United States Congress - Wikipedia
Privileges[ edit ] Under the Constitution, members of both houses enjoy the privilege of being free from arrest in all cases, except for treasonfelonyand breach of the peace. This immunity applies to members during sessions and when traveling to and from sessions. The rules of the House strictly guard this privilege; a member may not waive the privilege on his or her own, but must seek the permission of the whole house to do so.
Senate rules, on the other hand, are less strict, and permit individual senators to waive the privilege as they see fit.
The Constitution also guarantees absolute freedom of debate in both houses, providing, "for any Speech or Debate in either House, they shall not be questioned in any other Place. However, each house has its own rules restricting offensive speeches, and may punish members who transgress them. Obstructing the work of Congress is a crime under federal lawand is known as contempt of Congress. Each house of Congress has the power to cite individuals for contempt, but may not impose any punishment.
Instead, after a house issues a contempt citation, the judicial system pursues the matter like a normal criminal case. If convicted in court, an individual found guilty of contempt of Congress may be imprisoned for up to one year. As it is for all other federal employees, congressional retirement is funded through taxes and the participants' contributions.
And like Federal employees, members contribute one-third of the cost of health insurance with the government covering the other two-thirds.
- Structure of the United States Congress
- U.S. Congress in relation to the president and Supreme Court
- United States Congress
If members leave Congress before reaching retirement age, they may leave their contributions behind and receive a deferred pension later. The Library of Congress main reading room in the Thomas Jefferson Building Another privilege is the use of the Library of Congress which is housed in three buildings.
Though they are not permitted to send election materials, borderline material is often sent, especially in the run-up to an election by those in close races. This helps them stay informed. Sometimes, however, these can cause controversy if the trip is deemed excessive or unconnected with the task of governing.
A Congress covers two years; the current one, the th Congressbegan on January 3,and will end on January 3, The Congress starts and ends on the third day of January of every odd-numbered year. Members of the Senate are referred to as senators; members of the House of Representatives are referred to as representatives, congresswomen, or congressmen.
Scholar and representative Lee H. Hamilton asserted that the "historic mission of Congress has been to maintain freedom" and insisted it was a "driving force in American government"  and a "remarkably resilient institution".
Congress reflects us in all our strengths and all our weaknesses. It reflects our regional idiosyncrasies, our ethnic, religious, and racial diversity, our multitude of professions, and our shadings of opinion on everything from the value of war to the war over values. Congress is the government's most representative body Congress is essentially charged with reconciling our many points of view on the great public policy issues of the day.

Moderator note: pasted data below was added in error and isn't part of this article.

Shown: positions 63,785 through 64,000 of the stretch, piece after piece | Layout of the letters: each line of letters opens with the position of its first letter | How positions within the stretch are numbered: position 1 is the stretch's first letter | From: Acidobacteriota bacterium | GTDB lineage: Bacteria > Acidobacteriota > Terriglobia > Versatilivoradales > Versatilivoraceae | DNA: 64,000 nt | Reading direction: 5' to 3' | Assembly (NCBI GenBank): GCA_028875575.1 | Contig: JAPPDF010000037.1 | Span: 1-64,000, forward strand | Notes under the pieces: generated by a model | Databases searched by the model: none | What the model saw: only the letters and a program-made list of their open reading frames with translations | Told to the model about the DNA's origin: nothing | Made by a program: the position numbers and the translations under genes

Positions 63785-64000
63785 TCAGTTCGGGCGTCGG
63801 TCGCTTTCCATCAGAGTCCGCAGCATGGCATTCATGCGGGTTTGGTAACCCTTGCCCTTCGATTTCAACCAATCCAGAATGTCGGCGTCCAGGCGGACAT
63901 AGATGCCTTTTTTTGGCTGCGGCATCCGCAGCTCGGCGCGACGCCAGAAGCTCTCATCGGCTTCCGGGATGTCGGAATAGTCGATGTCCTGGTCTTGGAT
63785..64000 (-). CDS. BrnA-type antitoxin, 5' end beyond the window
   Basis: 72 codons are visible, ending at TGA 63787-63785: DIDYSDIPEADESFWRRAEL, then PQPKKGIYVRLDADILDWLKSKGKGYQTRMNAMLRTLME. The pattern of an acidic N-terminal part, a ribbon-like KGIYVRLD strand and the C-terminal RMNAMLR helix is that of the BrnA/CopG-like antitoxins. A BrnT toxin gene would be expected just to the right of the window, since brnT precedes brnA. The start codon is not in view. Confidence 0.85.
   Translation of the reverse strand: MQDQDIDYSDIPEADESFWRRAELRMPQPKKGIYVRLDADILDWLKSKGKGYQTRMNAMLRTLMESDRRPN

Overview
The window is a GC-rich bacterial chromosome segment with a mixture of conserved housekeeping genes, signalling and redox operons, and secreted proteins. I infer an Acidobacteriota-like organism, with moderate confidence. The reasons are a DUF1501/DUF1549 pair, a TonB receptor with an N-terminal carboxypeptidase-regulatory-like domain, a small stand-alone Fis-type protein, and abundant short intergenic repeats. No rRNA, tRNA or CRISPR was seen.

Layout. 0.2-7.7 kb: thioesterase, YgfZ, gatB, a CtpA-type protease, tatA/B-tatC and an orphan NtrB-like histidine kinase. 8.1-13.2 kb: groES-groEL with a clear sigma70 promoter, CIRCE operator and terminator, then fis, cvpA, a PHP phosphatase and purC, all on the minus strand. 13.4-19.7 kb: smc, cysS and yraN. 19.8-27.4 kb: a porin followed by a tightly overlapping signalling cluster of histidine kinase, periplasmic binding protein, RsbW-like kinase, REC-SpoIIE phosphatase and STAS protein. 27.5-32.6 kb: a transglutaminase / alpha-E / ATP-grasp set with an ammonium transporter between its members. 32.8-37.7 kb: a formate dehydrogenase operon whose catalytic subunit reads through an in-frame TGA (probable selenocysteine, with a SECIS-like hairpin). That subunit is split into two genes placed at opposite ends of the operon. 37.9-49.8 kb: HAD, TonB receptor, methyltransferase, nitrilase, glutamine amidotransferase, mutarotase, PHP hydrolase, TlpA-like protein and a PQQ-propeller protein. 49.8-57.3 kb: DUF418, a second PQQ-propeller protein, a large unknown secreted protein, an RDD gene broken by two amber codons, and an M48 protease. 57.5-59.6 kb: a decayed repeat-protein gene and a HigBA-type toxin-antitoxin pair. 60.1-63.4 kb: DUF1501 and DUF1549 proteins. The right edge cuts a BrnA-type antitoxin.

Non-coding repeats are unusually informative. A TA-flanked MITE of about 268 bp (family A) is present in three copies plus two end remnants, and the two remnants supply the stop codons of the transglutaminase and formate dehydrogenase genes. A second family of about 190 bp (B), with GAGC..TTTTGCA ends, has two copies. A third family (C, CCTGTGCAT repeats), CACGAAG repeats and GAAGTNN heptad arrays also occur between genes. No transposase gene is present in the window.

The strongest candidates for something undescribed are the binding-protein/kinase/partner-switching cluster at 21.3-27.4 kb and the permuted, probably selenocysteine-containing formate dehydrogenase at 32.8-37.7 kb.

Most incumbents seek re-election, and their historical likelihood of winning subsequent elections exceeds 90 percent. The Articles of Confederation in created the Congress of the Confederationa unicameral body with equal representation among the states in which each state had a veto over most decisions.
Congress had executive but not legislative authority, and the federal judiciary was confined to admiralty. Government powerlessness led to the Convention of which proposed a revised constitution with a two—chamber or bicameral congress.
Constitutional Topic: Checks and Balances - The U.S. Constitution Online - japancarnews.info
Zelizer suggested there were four main congressional eras, with considerable overlap, and included the formative era s—sthe partisan era s—sthe committee era s—sand the contemporary era s—today.
With the passage of the Constitution and the Bill of Rights, the Anti-Federalist movement was exhausted. Thomas Jefferson's election to the presidency marked a peaceful transition of power between the parties in John Marshall, 4th Chief Justice of the Supreme Court, empowered the courts by establishing the principle of judicial review in law in the landmark case Marbury v. Madison ineffectively giving the Supreme Court a power to nullify congressional legislation.
The watershed event was the Civil War which resolved the slavery issue and unified the nation under federal authority, but weakened the power of states rights. The Gilded Age — was marked by Republican dominance of Congress. During this time, lobbying activity became more intense, particularly during the administration of President Ulysses S.
Grant in which influential lobbies advocated for railroad subsidies and tariffs on wool. The Progressive Era was characterized by strong party leadership in both houses of Congress as well as calls for reform; sometimes reformers would attack lobbyists as corrupting politics. The Senate was effectively controlled by a half dozen men.
Committee chairmen remained influential in both houses until the reforms of the s. Important structural changes included the direct election of senators by popular election according to the Seventeenth Amendment ratified in April 8,with positive effects senators more sensitive to public opinion and negative effects undermining the authority of state governments.
Roosevelt 's election in marked a shift in government power towards the executive branch.